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# Opportunistic Fungi in Cancer and Hematopoietic Stem-Cell Transplant Patients: Diagnosis and Management Strategies
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Histologic and Microscopic Examination


Because the clinical and radiologic manifestations of fungal infection are often nonspecific, definitive diagnosis of fungal infections requires employing procedures with some degree of invasiveness. Tissue specimens for confirming a diagnosis of hepatosplenic candidiasis, for example, may be obtained via ultrasound-guided, fine-needle biopsy or laparoscopically.

Tissue specimens for the diagnosis of invasive pulmonary aspergillosis can be obtained by bronchoscopy. However, bronchoalveolar lavage (BAL) is frequently falsely negative, and biopsy cannot be performed in most patients with thrombocytopenia. In patients suspected of having aspergillosis, percutaneous fine-needle biopsy can also be used, although the yield is variable and dependent on location of the lesion. Peripherally located lesions are more accessible by percutaneous fine-needle biopsy. If open-lung biopsy, by either thoracoscopy or thoracotomy, can be safely performed, it provides the best tissue specimens.

Biopsy is particularly important in suspected fungal infection of the sinuses. Biopsy can not only provide evidence of mucosal invasion, but can also lead to the differentiation of aspergillosis from infections caused by other invasive fungi, eg, the Zygomycetes, which may require different treatment.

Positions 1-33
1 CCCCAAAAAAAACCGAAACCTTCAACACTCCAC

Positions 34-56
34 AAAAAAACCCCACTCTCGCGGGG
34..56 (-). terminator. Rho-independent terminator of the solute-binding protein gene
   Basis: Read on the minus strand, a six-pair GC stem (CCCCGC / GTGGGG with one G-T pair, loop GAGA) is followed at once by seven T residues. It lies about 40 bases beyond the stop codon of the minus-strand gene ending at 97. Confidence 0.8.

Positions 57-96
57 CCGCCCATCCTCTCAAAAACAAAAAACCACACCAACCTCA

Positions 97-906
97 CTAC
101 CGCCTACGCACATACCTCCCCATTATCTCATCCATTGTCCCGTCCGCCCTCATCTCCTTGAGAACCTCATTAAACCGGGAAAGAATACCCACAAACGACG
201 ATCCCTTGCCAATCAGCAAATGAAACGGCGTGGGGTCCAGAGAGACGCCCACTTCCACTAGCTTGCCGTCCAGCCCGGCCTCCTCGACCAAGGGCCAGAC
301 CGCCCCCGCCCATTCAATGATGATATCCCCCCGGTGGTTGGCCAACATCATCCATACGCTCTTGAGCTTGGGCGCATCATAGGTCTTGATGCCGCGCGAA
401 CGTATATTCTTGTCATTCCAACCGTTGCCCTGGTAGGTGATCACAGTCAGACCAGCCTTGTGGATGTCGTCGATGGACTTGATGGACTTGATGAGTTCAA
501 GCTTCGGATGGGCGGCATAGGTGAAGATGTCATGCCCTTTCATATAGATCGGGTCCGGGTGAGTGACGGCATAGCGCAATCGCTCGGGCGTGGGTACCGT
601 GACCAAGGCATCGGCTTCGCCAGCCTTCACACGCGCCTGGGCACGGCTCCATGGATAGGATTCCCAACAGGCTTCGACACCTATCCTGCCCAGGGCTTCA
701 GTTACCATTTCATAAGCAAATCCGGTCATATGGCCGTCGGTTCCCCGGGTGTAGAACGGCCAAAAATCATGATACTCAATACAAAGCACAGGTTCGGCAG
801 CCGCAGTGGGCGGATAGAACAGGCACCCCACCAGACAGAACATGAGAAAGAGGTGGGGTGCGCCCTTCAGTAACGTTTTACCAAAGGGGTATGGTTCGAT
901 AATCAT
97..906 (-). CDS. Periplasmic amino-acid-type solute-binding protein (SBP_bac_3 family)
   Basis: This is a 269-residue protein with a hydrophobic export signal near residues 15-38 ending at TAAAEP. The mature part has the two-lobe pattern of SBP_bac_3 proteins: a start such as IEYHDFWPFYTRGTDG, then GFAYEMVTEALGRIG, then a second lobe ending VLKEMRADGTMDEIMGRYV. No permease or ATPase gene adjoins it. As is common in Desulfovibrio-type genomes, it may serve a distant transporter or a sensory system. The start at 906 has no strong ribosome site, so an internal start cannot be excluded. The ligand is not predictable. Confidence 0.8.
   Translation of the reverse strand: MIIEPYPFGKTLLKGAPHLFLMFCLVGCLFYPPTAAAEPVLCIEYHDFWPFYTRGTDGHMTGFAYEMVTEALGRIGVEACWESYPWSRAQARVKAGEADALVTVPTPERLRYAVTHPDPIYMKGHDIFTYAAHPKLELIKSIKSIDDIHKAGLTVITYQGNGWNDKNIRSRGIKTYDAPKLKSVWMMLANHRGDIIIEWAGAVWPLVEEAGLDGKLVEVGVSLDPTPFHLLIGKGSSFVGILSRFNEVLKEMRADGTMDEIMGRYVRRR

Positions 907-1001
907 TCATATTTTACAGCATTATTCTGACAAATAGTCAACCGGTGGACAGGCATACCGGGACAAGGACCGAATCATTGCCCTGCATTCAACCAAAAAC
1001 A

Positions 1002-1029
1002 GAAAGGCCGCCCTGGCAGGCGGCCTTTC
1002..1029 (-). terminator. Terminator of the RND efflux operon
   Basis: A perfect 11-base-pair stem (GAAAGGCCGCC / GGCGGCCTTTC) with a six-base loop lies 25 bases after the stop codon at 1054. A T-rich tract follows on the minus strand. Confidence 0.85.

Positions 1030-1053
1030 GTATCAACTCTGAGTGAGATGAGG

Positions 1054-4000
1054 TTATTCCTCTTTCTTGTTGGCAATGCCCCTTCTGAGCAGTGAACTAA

The presence of dichotomous-branching, septate, nonpigmented hyphae on direct microscopy usually indicates Aspergillus (Fig 8a). Gomori methenamine silver stain should be done to detect the hyphae, which are generally found in tissue with extensive necrosis, hemorrhagic infarcts, and vascular invasion. However, Aspergillus hyphae are almost impossible to distinguish from those of Scedosporium, Pseudallescheria, and Fusarium spp, which are emerging as important pathogens in the HSCT population. The hyphae of the Zygomycetes are irregular, broad, and non-septate (Fig 8b). Nonetheless, only culture can definitively distinguish among the various hyphae-bearing fungi that may cause infection in the HSCT patient.

Fig 8

8a 8b
Figure 8a: Lung tissue showing dichotomously branching septate hyphae, characteristic of invasive Aspergillus: methenamine silver stain.

Figure 8b: Pulmonary artery filled with broad, irregular non-septate hyphae indicative of invasive zygomycosis (Hematoxylin and Eosin stain).







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Therapeutic Approaches to Fungal
   Clinical Evaluation: History
   Clinical Evaluation: Physical Examination
   Radiology
      Invasive Aspergillosis
      Hepatosplenic Candidiasis
   Histologic and Microscopic Examination
   Culture of Fungal Pathogens
   Testing for Fungal Antigens and DNA

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Course Number: V035D

This CME Expires on July 1, 2005; no tests will be accepted after this date.

This course is accredited by The University of Pittsburgh School of Medicine, Center for Continuing Education and The International Immunocompromised Host Society




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